- Data & Measures: The Center provides support for state MCH programs adopting the National Performance Measure focused on the adolescent clinical preventive services visit.
- Best Practices: The Center identifies and disseminates up-to-date evidence-based practices relevant to adolescent and young adult health care and supports their implementation through training and technical assistance.
The work of the AYAH-NRC is just beginning! Contact us directly if you would like to know more:
Kristin Teipel - SAHRC Director (firstname.lastname@example.org)
Guiding Principles and Key Partners
There are a number of principles that guide the Center's work.
Adolescent health is defined broadly. Health is more than an absence of disease or poor outcomes - it includes a sense of wholeness, a sense of belonging to a community, and experiencing control over one's circumstances and fate (World Health Organization, 1993; Coalition for Healthier Cities & Communities). It is an optimal state of well-being in all areas of a young person's life - physical, emotional, social and spiritual.
Adolescent health is framed through a healthy youth development perspective. It's not enough to focus solely on those factors that put young people at risk for poor health out-comes. In order for young people to achieve the broader definition of health, we also need to focus on those factors that provide youth with a sense of industry and competency, a sense of control over their life, connectedness to supportive people with high expectations, and a sense of identity.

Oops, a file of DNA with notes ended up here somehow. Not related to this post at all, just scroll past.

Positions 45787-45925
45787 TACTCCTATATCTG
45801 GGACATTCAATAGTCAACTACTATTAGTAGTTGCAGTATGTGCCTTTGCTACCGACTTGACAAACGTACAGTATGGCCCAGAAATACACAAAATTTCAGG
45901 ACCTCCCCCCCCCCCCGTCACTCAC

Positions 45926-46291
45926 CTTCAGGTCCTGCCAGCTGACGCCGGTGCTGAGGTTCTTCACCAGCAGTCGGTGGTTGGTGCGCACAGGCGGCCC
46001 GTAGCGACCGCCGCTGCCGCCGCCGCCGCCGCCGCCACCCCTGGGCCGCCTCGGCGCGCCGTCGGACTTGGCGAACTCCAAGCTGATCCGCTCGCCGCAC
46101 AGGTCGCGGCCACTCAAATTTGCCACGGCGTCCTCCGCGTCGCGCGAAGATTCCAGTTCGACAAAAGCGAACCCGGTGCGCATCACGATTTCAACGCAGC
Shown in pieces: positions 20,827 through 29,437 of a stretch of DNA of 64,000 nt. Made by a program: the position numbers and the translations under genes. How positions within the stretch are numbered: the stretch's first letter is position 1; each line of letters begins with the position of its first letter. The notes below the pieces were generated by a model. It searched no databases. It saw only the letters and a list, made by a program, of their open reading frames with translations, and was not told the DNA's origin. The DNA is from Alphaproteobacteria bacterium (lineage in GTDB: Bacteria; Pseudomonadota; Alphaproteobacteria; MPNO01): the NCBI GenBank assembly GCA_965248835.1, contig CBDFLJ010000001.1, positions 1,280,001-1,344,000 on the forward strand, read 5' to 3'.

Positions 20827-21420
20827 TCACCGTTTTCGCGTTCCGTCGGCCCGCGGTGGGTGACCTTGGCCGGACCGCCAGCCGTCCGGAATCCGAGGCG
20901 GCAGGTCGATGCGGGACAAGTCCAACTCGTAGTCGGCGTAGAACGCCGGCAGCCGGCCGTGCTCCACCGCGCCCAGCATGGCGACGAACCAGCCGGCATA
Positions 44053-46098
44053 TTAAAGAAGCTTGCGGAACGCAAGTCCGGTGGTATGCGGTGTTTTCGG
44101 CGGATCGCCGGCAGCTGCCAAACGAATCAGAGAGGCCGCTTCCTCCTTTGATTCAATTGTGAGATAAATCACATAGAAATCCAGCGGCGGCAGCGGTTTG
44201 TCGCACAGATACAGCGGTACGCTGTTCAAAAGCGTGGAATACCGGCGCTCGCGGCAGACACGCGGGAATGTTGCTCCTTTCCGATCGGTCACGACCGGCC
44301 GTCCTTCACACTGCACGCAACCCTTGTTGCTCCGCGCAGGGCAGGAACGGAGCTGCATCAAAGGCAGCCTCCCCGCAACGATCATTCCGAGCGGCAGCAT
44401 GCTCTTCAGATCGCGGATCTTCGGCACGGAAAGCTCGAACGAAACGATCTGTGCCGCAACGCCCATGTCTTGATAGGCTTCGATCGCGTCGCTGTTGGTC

Strategies are grounded in a public health approach. This approach revolves around the core public health functions and ten essential public health services.
Partnerships are central to the Center's success. Key Partners include:
Maternal and Child Health Bureau (MCHB) - Office of Adolescent Health, a federal office within the Division of Child, Adolescent, and Family Health of the Health Resources Services Administration, U.S. Department of Health and Human Services. It is their responsibility to coordinate and provide mechanisms for the collaboration of adolescent health activities.
National Adolescent Health Information Center (NAHIC), based at the University of California, San Francisco, seeks to improve the health of adolescents by serving as a national resource for adolescent health information and research, and to assure the integration, synthesis, coordination and dissemination of adolescent health-related information.
Association of Maternal and Child Health Programs (AMCHP) is a national organization representing state public helath leaders and others working to improve the health and well-being of women, children and youth.
State Adolescent Health Coordinators Network (SAHCN) is a formal network of State Adolescent Health Coordinators.
Center for Disease Control and Prevention/Division of Adolescent and School Health's mission is to prevent the most serious health risk behaviors among children, adolescents and young adults.